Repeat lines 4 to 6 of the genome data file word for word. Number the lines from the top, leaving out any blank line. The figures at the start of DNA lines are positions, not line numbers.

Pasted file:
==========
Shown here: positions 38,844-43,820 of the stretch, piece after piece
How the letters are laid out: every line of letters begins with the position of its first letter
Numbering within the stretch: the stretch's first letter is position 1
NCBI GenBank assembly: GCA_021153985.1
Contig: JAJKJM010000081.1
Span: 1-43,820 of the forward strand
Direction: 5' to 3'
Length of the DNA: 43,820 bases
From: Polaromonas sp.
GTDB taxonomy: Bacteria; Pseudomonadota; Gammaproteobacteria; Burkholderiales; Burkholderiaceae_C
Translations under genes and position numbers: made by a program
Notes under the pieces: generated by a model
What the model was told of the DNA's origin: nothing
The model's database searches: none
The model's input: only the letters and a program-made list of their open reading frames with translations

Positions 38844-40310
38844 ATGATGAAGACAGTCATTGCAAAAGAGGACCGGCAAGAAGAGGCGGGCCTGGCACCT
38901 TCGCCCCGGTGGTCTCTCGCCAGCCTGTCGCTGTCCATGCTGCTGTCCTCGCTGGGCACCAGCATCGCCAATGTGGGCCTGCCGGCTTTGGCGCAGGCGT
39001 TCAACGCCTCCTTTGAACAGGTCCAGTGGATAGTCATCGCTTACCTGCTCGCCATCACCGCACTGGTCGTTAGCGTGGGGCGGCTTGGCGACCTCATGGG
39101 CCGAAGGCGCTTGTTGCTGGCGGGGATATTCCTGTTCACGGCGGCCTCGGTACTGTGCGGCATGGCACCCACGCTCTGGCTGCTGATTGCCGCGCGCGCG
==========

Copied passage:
NCBI GenBank assembly: GCA_021153985.1
Contig: JAJKJM010000081.1
Span: 1-43,820 of the forward strand